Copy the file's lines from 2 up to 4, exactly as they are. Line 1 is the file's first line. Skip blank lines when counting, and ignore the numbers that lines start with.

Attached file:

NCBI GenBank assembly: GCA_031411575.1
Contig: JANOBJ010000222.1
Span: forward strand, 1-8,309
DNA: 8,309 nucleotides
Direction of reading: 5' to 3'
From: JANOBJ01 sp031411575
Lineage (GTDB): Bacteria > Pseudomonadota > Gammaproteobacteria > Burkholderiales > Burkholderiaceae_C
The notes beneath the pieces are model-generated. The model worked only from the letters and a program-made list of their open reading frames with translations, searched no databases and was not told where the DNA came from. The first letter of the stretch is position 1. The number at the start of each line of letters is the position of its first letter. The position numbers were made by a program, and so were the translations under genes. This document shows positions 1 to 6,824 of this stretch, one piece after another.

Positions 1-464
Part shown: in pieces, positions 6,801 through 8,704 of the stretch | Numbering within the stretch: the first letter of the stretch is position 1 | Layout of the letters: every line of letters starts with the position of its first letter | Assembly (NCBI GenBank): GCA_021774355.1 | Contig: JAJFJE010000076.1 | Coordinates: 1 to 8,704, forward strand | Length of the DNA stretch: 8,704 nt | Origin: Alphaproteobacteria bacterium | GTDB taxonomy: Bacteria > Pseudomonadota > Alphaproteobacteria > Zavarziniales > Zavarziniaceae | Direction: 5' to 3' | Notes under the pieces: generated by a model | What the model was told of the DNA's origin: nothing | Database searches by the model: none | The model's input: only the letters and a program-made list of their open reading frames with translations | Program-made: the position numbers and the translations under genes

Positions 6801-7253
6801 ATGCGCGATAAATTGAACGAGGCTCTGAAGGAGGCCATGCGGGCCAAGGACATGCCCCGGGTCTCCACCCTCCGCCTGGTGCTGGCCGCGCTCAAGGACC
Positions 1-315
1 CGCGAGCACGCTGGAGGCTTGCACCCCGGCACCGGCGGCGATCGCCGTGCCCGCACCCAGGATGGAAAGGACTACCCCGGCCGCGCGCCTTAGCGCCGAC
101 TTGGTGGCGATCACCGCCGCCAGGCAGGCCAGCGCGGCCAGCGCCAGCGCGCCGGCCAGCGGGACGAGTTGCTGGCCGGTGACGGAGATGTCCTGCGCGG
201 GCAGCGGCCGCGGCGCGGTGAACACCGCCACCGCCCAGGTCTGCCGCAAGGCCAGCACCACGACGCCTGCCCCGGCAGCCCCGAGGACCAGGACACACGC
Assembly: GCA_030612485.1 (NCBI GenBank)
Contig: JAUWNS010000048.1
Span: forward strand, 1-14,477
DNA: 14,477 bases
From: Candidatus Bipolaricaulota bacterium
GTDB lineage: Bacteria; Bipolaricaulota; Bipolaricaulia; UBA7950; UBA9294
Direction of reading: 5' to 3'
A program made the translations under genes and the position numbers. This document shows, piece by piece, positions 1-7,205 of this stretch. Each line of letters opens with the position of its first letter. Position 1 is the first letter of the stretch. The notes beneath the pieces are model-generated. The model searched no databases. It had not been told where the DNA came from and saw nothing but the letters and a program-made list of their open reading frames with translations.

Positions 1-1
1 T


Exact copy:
Contig: JANOBJ010000222.1
Span: forward strand, 1-8,309
DNA: 8,309 nucleotides